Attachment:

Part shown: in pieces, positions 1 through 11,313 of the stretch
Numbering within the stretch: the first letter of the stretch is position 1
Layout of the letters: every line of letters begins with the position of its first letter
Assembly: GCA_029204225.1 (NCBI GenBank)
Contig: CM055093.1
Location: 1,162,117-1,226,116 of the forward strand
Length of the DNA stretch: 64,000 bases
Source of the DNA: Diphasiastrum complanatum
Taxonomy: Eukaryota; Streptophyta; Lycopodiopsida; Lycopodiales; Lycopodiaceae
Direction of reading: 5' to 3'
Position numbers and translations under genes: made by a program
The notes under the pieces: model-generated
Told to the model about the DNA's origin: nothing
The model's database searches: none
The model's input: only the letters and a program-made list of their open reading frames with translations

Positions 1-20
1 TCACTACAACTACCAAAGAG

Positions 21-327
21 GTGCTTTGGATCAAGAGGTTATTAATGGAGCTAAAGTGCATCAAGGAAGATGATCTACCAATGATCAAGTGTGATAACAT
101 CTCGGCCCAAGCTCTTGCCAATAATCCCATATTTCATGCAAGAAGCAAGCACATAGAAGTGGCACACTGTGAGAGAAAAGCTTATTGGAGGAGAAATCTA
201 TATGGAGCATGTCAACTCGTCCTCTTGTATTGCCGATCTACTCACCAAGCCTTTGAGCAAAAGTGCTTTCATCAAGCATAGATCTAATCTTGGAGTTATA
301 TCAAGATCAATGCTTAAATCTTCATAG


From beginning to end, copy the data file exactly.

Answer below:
Part shown: in pieces, positions 1 through 11,313 of the stretch
Numbering within the stretch: the first letter of the stretch is position 1
Layout of the letters: every line of letters begins with the position of its first letter
Assembly: GCA_029204225.1 (NCBI GenBank)
Contig: CM055093.1
Location: 1,162,117-1,226,116 of the forward strand
Length of the DNA stretch: 64,000 bases
Source of the DNA: Diphasiastrum complanatum
Taxonomy: Eukaryota; Streptophyta; Lycopodiopsida; Lycopodiales; Lycopodiaceae
Direction of reading: 5' to 3'
Position numbers and translations under genes: made by a program
The notes under the pieces: model-generated
Told to the model about the DNA's origin: nothing
The model's database searches: none
The model's input: only the letters and a program-made list of their open reading frames with translations

Positions 1-20
1 TCACTACAACTACCAAAGAG

Positions 21-327
21 GTGCTTTGGATCAAGAGGTTATTAATGGAGCTAAAGTGCATCAAGGAAGATGATCTACCAATGATCAAGTGTGATAACAT
101 CTCGGCCCAAGCTCTTGCCAATAATCCCATATTTCATGCAAGAAGCAAGCACATAGAAGTGGCACACTGTGAGAGAAAAGCTTATTGGAGGAGAAATCTA
201 TATGGAGCATGTCAACTCGTCCTCTTGTATTGCCGATCTACTCACCAAGCCTTTGAGCAAAAGTGCTTTCATCAAGCATAGATCTAATCTTGGAGTTATA
301 TCAAGATCAATGCTTAAATCTTCATAG